It’s time to wrap up another year and move into the next!  While we’ve already been planning and planting for the 2023 growing season, this is the time of year when we simultaneously reflect on where we’ve been as we lay out plans for the year ahead.  We look back on 2022 and are grateful for all the things we were able to accomplish on our farm, the families we were able to feed, the tons of vegetables our fields produced and the 45 plus families our farm supported through bi-weekly paychecks.  Overall, it was a pretty good year and we close out 2022 knowing we did the best we could, learned new things and will come back ready to do a better job in 2023!  Before we officially close out the year, we wanted to share a bit of our reflections with you as well.  

Row covers laid out for
frost protection spring 2022
You know farmers like to talk about the weather and I am known to check the weather multiple times a day, so let’s start there.  We have come to accept that weather challenges are now the norm, and we continue to find ways to be resilient as we navigate whatever hand we are dealt! Looking back at our 2022 growing season, we started the year with the latest spring ever in my 40 plus years of farming.  Not only was it a cold, late spring, but it was one of the windiest springs as well!  It is not uncommon to for us to use row covers for heat gain in the spring, but this year we found ourselves using more than usual to protect some of our vulnerable early spring crops and transplants from a late frost.  It’s very difficult to put out covers in high winds, but there were times when we had no choice but to struggle through the process as the window of opportunity to get the cover on before the temperatures dropped was pretty narrow.  We also had to use more hoops under the covers to prevent abrasion injury to the plants and had to secure the covers in place with extra sandbags.  In fact, we had to fill over 1,000 more sandbags just to secure covers on the most essential crops!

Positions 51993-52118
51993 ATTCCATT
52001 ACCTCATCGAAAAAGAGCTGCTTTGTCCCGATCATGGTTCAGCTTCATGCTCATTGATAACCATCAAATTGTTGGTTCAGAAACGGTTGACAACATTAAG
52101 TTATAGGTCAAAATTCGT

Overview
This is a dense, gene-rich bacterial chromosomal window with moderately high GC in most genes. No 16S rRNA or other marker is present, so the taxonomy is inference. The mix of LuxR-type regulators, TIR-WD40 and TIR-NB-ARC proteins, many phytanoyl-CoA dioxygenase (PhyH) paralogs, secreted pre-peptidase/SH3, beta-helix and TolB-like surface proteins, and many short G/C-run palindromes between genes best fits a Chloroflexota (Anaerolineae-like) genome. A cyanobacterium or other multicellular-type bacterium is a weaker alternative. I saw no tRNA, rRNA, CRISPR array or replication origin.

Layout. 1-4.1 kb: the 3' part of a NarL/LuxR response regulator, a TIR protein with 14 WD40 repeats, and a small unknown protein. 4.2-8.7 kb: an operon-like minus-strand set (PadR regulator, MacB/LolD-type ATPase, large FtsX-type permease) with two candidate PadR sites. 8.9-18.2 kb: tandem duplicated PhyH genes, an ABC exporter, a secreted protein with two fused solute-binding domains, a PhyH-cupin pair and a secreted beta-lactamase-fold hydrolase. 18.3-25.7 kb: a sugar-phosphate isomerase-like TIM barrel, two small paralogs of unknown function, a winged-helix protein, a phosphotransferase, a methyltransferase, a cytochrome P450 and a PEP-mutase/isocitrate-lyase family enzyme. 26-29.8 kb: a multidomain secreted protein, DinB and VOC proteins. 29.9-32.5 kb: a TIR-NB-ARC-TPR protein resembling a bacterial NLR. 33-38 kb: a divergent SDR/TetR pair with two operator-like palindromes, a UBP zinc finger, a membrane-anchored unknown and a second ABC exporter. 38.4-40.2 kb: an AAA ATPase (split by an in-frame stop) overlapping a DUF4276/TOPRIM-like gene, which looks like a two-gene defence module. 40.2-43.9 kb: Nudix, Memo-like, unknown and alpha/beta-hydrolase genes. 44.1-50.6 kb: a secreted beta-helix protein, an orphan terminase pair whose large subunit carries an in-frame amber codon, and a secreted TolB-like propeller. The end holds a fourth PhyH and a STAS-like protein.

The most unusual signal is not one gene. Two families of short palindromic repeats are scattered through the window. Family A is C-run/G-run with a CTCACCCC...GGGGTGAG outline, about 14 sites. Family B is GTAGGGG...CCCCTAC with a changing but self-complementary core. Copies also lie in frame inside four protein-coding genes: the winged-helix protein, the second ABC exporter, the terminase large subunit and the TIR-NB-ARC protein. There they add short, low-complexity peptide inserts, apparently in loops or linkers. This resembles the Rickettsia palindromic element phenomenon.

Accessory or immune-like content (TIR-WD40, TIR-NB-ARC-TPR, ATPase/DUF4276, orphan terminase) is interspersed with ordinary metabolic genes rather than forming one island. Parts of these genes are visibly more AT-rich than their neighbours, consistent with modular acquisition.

Manuel, one of our head irrigation guys--doing
his rounds to check for leaks in irrigation systems
(Summer 2022)
Once the season got going, we switched from cold to very hot temperatures!  Our late summer months were characterized by very dry, drought-like conditions.  While dry periods can be very intense and demanding as we try to get enough water to plants to keep them alive and producing, we actually prefer dry conditions over wet.  We had to invest a lot of crew time into irrigation, but thankfully we were able to keep all of the crops in the game.  One plus to having dry conditions is decreased disease pressure.  Humid conditions, especially in our valley, breed leaf disease which affects the health of the plant in the field, and, by default, production yields are usually lower.  When disease pressure is low, yields are high, and harvests are typically more efficient.  

Brussels Sprouts plants in early summer